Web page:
Controversy is raging over whether there is room in the military for adult male fans of the kiddie cartoon show “My Little Pony: Friendship Is Magic” after photos emerged on the Internet of service members wearing pony-themed rainbow patches on their uniforms.
While members of all military branches participate in the kooky pop culture phenomenon, which was created for children but whose messages of friendship and kindness have surprisingly resonated with an older male demographic, a National Guard soldier caused a furor after he was photographed at BronyCon, the fans’ largest gathering, in Secaucus, N.J., last month wearing a rainbow patch velcroed to his sleeve.
Even if “brave” doesn’t necessarily describe any of the characters in Pixar’s most recent offering, the film’s existence itself is courageous. Imagine this: a story about a princess, with no princes and no pink, nary a ballgown to be found! Such is the case with “Brave,” directed first by Brenda Chapman, then by Mark Andrews (and written by both of them), and co-directed by Steve Purcell.
“My favorite drink to make is whatever is going to make the person who’s going to drink it the happiest,” she told The Daily. “If somebody really likes strong coffee, I’ll make them a French press. I’m in the business of making people happy. I’m not trying to force what I like onto them.”
The 28-year-old barista’s easygoing answer may not surprise the casual observer — after all, serving coffee isn’t usually viewed as a demanding or controversial profession — but Carguilo has an array of awards under her belt that certify her as a Grade A coffee snob, most recently capturing the title of Northeastern Regional Champion in the country’s most prestigious barista competition. At the end of April, she will head to Portland, Ore., to compete for the national title.
Police said they found about 4 pounds of pot, a semiautomatic pistol and a revolver, and more than $276,000 in cash when they raided Darlene Mayes’ home in rural Craig County.
Investigators say the elderly woman supplied about 40 percent of the pot circulating in the area, including the city of Tulsa and parts of nearby Arkansas, Kansas and Missouri.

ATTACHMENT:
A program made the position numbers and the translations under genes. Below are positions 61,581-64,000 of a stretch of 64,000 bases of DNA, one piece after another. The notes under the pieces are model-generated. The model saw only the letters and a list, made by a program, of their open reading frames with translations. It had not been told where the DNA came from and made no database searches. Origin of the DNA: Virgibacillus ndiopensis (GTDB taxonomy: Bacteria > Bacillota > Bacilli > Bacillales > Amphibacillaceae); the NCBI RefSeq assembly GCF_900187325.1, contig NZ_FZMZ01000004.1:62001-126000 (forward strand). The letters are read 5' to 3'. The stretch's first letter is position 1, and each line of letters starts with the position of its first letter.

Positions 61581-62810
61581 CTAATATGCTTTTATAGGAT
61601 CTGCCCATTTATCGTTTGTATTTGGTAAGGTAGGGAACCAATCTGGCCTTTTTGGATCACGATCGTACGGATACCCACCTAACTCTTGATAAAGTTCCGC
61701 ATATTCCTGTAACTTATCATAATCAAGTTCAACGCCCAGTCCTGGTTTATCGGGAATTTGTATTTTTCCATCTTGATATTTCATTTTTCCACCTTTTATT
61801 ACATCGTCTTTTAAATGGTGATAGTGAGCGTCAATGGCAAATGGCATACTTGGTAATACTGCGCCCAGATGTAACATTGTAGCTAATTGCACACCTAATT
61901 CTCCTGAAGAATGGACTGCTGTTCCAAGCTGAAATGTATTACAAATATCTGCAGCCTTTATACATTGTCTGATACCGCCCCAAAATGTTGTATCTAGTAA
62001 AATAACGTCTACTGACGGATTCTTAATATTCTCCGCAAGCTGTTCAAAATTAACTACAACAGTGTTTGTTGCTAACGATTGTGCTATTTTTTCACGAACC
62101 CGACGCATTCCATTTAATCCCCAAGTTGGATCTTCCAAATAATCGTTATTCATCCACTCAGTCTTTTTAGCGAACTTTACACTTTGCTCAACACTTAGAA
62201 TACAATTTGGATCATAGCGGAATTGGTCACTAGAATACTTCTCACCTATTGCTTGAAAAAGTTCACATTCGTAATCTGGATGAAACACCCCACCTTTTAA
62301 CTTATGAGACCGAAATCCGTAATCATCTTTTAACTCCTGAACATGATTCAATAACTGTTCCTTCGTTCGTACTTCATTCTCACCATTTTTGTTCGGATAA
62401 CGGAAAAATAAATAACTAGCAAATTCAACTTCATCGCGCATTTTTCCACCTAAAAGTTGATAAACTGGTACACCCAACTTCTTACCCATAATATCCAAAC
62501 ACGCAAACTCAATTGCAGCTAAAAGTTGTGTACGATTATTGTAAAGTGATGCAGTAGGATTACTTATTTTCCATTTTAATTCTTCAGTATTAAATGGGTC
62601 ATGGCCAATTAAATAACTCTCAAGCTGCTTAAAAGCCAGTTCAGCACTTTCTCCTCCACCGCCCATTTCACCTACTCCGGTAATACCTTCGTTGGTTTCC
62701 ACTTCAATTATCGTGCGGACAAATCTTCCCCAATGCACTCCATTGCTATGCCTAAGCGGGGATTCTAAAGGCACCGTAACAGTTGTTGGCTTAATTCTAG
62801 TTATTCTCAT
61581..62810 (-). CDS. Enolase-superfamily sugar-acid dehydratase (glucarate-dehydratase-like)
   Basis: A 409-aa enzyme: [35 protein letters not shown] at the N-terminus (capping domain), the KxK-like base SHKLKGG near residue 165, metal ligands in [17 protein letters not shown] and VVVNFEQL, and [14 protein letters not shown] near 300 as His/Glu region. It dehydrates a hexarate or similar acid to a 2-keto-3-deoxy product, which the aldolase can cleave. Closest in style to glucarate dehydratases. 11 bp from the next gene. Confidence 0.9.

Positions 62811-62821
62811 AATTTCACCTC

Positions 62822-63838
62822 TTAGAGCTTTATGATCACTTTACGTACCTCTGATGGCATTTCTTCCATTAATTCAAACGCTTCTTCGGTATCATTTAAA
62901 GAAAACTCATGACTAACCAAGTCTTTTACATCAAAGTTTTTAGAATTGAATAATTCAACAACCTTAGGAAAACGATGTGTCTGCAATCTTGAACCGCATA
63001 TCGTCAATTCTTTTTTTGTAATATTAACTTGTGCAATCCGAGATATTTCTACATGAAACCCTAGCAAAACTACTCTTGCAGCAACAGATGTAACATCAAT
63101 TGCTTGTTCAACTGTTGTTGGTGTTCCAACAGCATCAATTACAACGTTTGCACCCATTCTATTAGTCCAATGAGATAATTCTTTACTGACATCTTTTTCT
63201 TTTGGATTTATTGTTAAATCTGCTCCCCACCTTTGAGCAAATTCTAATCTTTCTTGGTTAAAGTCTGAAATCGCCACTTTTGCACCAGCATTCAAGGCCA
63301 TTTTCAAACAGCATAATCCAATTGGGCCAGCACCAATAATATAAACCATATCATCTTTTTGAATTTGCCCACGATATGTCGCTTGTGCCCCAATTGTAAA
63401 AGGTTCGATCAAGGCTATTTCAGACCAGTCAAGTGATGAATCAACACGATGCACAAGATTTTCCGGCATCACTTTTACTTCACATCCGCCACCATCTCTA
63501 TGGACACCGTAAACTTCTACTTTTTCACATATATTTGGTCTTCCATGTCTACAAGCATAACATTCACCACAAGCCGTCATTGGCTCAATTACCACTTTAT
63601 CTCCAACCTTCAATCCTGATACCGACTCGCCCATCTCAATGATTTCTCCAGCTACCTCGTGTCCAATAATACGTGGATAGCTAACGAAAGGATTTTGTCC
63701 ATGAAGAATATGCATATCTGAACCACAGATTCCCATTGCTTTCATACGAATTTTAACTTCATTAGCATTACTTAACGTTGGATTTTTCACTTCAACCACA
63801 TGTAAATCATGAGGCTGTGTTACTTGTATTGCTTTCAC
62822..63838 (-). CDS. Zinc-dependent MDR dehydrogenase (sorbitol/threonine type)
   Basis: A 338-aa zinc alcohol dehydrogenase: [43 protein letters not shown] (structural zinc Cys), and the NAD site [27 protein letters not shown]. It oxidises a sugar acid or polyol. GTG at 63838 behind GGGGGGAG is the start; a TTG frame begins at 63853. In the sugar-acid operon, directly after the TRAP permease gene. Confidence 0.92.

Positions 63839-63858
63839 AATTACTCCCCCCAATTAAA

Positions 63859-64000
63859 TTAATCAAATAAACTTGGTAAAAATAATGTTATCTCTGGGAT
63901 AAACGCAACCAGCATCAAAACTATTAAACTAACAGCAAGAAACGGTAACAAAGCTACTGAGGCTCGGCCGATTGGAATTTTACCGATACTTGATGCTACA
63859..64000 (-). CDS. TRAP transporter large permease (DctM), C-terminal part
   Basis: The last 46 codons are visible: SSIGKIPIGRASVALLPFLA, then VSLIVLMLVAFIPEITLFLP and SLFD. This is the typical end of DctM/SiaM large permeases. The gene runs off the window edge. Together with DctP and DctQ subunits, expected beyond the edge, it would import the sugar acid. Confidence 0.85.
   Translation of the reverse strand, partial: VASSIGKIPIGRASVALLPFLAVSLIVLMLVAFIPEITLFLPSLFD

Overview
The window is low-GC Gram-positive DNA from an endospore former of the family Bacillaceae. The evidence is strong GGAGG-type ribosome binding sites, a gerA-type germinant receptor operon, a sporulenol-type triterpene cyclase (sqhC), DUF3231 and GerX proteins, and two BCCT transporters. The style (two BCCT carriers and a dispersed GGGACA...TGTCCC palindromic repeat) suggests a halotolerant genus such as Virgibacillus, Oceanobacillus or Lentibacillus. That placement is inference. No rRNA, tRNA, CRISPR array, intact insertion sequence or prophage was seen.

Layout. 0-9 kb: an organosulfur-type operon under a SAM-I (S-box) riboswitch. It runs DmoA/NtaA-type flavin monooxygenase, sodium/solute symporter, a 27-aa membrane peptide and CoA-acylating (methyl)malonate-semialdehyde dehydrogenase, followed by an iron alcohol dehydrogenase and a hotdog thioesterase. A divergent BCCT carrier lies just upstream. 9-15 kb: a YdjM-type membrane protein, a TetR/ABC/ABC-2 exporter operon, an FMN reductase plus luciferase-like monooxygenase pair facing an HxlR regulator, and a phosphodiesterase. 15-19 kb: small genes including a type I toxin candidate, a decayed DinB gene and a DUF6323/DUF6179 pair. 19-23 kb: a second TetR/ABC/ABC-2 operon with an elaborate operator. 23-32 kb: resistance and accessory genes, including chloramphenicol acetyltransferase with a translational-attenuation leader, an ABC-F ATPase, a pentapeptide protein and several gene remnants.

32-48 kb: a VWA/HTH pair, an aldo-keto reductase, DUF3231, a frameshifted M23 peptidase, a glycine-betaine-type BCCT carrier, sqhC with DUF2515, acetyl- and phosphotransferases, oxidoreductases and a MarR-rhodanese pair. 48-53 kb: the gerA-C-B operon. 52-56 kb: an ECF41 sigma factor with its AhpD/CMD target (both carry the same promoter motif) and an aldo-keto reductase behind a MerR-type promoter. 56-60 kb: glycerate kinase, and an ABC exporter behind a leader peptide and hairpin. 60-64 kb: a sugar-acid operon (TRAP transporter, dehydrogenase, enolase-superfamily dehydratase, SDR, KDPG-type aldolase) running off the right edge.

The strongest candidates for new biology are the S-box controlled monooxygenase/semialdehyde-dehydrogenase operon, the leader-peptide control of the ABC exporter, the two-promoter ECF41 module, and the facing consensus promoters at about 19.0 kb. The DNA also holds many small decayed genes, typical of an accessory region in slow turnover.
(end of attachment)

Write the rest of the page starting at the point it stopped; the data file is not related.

“That was quite a surprise,” Bobby Floyd, police chief for the city of Vinita, told The Daily yesterday.
Some were in line simply for the joy of being one of the first to own the new device, like Christopher DiBella, ninth in line at the Apple flagship store on New York City’s Fifth Avenue. He was in town from Denver on business and couldn’t wait until he was home to have the gadget.
“I upgrade every time,” he said. “I love it, and I love these launches.”
Jordan Powers, who turned 18 last September, moved out of her mother’s house in Modesto, Calif., last week and into an apartment with James Hooker, who left his wife and three children and resigned from his teaching position. Jordan dropped out of school.
An annual poll conducted by the nonprofit Delta Dental Plans Association showed that on average, kids are finding $2.10 under their pillows the morning after leaving a lost tooth there. That number is down 42 cents from the $2.52 they received per tooth in 2010.
As Yahoo continues to struggle under new CEO Scott Thompson, an activist shareholder’s nomination of media heavyweights for the company’s board of directors has sent a shock wave through the Internet giant that may foretell a coming battle for control. The result could very well be a return for former NBC Universal CEO Jeff Zucker to a top corporate position.
Dartmouth College is in an uproar over extreme hazing on campus after a student accused the administration of looking the other way while fraternity pledges were forced to take part in dangerous, humiliating practices that included swimming in excrement-filled kiddie pools and eating omelets stuffed with vomit.